We are pleased to feature Dr. Tom Dorrance as our October Faculty Spotlight!
Dr. Dorrance began teaching at CSU as a Visiting Assistant Professor in August 2015. A California native, he received his B.A. from the University of California, Berkeley in 2001 and taught high school algebra before earning his M.A. in history at San Francisco State University in 2006. Dorrance went on to complete his PhD in Work, Race, and Gender in the Urban World at the University of Illinois at Chicago in 2014. He regularly teaches courses in our Social Studies major, including HIS 303/503: Recent Social History in Spring 2016 which counts as a 19th/ 20th century course in the US history sequence.
HIS 111: United States History to 1877 *
HIS 112: United States History since 1877 *
HIS 216: History of African Americans since 1877
HIS 303/503: Recent Social History *
HIS 311/511: Intro to Public History *
(*= counts toward SST major)
This is my first year in Cleveland. I grew up in the California Bay Area and have been moving steadily east throughout my academic career, starting with graduate work in Chicago and now teaching at Cleveland State. Before beginning my adventure in academia, I split my time between teaching high school algebra and playing music. I finally listened to my own high school history teacher and started my graduate studies at San Francisco State University. At the University of Illinois at Chicago, I earned my Ph.D. with a concentration in Work, Race, and Gender in the Urban World. For me, the messiness of history is also what makes its study so much fun. I fell in love with the arguments surrounding historical interpretation because they capture a complexity that I think is deeper and more complex than any single narrative describing change over time.
What are your primary academic research and teaching areas?
My initial interests revolved around social movements and grassroots politics in the United States, though gradually my work drifted into a study of labor, business, and the workings of American capitalism. I am currently working on a book that explores conflicts between reform organizations, business associations, and unions for control over New Deal programs.
How do you incorporate these interests into your social studies and/or history courses at CSU?
I find the study of work and capitalism provides a good framework for pulling together stories of cultural change, race and gender, and the growth of the American state. What excites me most about teaching history is when I can point to how those elements of contemporary life that seem most natural and fixed are in fact the products of a long process of conflict, negotiation, and compromise. I feel that there is something powerful that comes with understanding the present as something that is malleable and fluid. As such, my courses tend to unpack themes such as the history of liberalism or the politics of inequality over long periods of time to capture this dynamic of change.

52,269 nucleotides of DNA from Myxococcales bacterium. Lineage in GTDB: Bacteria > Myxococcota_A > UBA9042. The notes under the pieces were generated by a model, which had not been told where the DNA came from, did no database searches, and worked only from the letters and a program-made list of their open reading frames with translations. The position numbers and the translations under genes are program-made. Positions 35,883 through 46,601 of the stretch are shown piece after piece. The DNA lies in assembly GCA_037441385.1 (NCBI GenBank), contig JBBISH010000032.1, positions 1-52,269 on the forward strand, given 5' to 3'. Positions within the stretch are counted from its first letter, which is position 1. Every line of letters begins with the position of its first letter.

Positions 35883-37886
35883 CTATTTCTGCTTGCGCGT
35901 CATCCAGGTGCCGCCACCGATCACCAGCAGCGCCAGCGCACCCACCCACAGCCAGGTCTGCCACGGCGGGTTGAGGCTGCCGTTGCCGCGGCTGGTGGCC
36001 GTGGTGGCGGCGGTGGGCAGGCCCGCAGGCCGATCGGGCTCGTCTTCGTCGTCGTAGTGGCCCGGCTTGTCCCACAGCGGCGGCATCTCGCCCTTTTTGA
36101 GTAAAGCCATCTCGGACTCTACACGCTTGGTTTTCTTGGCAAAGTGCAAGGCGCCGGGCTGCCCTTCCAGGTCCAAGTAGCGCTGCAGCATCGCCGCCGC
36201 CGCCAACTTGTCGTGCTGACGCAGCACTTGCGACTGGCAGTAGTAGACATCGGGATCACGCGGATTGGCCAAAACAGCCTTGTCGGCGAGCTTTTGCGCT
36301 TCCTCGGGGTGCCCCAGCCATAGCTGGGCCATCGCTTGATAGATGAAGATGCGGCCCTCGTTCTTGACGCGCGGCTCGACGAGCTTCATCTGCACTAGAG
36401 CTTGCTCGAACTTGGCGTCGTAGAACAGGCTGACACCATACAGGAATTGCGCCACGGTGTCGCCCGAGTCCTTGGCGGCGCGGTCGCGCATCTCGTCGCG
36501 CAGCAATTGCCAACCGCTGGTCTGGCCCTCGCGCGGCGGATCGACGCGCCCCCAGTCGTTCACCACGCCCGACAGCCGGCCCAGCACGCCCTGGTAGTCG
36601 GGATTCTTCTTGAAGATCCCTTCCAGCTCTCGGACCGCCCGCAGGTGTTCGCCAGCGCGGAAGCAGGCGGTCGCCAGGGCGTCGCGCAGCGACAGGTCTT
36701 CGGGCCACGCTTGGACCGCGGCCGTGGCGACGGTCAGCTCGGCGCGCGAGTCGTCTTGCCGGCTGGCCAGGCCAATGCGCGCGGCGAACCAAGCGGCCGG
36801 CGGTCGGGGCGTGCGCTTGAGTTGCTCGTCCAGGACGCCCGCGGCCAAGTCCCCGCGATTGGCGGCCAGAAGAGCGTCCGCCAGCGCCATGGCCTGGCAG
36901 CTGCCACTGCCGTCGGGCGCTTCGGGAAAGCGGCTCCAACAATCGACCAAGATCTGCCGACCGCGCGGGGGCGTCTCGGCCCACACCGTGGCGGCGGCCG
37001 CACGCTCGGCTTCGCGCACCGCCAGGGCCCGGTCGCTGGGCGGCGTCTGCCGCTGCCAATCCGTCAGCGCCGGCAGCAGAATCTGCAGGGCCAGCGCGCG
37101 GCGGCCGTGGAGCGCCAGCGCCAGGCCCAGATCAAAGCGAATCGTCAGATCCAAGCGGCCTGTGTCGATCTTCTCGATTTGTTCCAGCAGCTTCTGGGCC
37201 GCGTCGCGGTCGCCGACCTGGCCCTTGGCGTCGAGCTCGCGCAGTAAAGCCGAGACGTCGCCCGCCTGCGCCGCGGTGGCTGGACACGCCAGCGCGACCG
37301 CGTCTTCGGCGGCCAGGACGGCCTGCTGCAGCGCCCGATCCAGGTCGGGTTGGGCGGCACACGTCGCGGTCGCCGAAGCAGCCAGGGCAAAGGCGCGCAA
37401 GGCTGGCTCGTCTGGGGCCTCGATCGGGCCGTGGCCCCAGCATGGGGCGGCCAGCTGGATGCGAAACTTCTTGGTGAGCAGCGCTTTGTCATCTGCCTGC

How do you use primary sources, off-campus resources, or technology in your courses?
As a teacher, I see primary sources and technology as conversation starters. Often I like to introduce primary source material—print media, music, and video—before really giving the historical context, to see what students identify as the concerns and tensions in the source. At its ideal, this process allows me to then provide that larger context through discussion. I particularly enjoy the openness of visual sources and try to use images as often as possible to break up lectures. Finally, I really enjoy situating broader historical trends within the local environment. Teaching labor history in Chicago provided many opportunities for linking national and local. I am looking forward to learning more about Cleveland’s own fascinating role in the development of American politics and economics to incorporate that history into my classes. Some of the remaining homes from the old Millionaire’s row are not too far from campus.
What is your favorite aspect of teaching at CSU?
I really enjoy talking to students here, listening to their thoughts about the ways they’ve been taught history in the past as well as what they think about contemporary events. There is such a rich diversity of experience that it creates a fertile classroom dynamic. I’ve also been excited to see the enthusiasm and intellectual curiosity students bring to the classroom. I enjoy getting questions while I teach, and so far I have had plenty thrown my way.
What advice would you give a student interested in becoming a Social Studies teacher?
Embrace argument and controversy. I don’t think there has to be one “right” story to explain the past. I also find it particularly rewarding to look at the influence of historical debates on contemporary politics. The past is all around us, and I think looking at the way history is used in contemporary arguments demonstrates the power that comes from the stories we tell about the past.
Thank you Dr. Dorrance!